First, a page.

Sunday, March 8, 2009

New (and Old) Ideas for a Better Food System

From Food for Everyone, the Spring 2009 issue of YES! Magazine.

Solutions for improving the food system: restore seed diversity and native varieties, steward water, build resiliency, process locally and cooperatively, treat everyone fairly, get local foods to local outlets.

More: The Good Food Revolution


Restore Seed Diversity and Native Varieties

“My community needs its own food,” says Winona LaDuke, executive director of the White Earth Land Recovery Project. “We cannot afford the industrial food system.”

Native American tribes across the country are rediscovering food plants well adapted to their regions and conducive to good health.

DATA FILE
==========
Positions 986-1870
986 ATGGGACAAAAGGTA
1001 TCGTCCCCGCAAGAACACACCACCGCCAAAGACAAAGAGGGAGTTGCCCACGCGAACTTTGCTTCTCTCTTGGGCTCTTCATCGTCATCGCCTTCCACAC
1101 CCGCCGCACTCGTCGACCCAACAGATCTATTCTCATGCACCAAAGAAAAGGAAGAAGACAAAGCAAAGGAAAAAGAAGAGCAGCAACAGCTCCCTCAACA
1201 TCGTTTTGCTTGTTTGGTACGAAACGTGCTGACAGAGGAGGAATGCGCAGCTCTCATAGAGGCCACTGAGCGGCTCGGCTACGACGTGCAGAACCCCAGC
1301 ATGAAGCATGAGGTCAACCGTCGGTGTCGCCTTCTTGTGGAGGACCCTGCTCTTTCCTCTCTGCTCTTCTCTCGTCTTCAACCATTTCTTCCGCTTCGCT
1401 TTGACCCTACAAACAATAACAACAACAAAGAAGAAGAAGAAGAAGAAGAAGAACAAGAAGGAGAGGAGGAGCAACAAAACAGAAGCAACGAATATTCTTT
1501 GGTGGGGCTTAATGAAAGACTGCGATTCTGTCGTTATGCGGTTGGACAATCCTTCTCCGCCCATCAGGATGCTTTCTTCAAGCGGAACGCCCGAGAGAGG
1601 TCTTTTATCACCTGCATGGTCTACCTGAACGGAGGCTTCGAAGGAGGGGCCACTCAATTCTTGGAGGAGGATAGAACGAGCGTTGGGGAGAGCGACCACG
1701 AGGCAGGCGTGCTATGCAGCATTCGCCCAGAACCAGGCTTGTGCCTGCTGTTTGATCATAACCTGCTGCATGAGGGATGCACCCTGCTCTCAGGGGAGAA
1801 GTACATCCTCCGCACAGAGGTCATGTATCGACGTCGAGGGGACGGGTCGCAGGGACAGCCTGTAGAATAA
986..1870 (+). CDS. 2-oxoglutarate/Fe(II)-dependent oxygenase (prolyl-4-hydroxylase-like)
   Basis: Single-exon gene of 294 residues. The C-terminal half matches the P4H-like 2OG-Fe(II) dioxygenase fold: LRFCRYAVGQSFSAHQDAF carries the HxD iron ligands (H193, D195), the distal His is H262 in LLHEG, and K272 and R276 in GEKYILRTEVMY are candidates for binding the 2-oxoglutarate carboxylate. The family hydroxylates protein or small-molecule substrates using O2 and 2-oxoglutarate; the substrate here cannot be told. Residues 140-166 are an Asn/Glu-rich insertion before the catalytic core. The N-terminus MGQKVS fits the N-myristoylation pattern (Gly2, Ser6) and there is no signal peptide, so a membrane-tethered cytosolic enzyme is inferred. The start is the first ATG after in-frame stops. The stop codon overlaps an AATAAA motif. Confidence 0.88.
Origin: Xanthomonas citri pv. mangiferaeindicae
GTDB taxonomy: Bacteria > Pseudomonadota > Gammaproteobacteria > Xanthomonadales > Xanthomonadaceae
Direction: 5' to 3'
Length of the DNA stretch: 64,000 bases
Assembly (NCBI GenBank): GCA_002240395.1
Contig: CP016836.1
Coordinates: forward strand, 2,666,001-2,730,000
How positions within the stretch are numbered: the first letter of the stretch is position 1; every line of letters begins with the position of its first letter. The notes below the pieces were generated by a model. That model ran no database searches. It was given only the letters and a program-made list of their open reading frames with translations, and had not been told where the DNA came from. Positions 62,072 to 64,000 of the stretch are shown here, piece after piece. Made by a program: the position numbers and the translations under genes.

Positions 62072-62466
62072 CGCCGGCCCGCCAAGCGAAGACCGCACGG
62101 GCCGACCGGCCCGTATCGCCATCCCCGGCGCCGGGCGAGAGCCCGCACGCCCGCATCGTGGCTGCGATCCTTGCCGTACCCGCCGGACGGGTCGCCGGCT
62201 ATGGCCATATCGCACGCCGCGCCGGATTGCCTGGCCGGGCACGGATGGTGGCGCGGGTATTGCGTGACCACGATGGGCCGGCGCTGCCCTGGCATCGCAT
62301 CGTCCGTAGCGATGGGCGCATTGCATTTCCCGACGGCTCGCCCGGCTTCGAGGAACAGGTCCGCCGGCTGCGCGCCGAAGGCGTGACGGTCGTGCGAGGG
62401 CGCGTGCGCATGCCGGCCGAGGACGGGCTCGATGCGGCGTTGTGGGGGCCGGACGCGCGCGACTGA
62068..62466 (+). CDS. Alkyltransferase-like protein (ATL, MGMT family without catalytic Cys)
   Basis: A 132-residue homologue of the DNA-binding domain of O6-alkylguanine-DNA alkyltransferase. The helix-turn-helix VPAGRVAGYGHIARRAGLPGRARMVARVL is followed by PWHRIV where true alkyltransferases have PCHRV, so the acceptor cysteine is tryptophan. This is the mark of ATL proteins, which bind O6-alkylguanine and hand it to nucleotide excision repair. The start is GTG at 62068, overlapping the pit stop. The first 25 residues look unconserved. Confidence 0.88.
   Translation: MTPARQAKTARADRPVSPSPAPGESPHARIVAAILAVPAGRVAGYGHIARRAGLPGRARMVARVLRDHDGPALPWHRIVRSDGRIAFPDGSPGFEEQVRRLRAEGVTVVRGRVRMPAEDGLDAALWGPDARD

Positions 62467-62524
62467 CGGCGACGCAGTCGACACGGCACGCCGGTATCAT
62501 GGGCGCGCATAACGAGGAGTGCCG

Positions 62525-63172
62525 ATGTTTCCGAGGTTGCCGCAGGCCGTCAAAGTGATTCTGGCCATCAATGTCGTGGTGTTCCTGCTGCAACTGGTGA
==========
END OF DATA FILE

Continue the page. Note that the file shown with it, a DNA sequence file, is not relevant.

Among those reclaiming native seeds are the people of the White Earth Indian Reservation in Minnesota, whose White Earth Land Recovery Project (WELRP) is restoring old, endangered varieties of corn and other crops once grown by native farmers.

Starting in 2001, the project began collecting traditional varieties of seeds. These strains are more resilient and don’t need petroleum-based fertilizer. The group focuses on crops that can thrive in Minnesota’s short growing season, such as Bear Island Flint corn.

Seed banks and individual growers provided the initial stocks. Working with seed breeders at North Dakota State University and native farmers, WELRP grew the plants to produce more seeds and keep the diverse strands alive.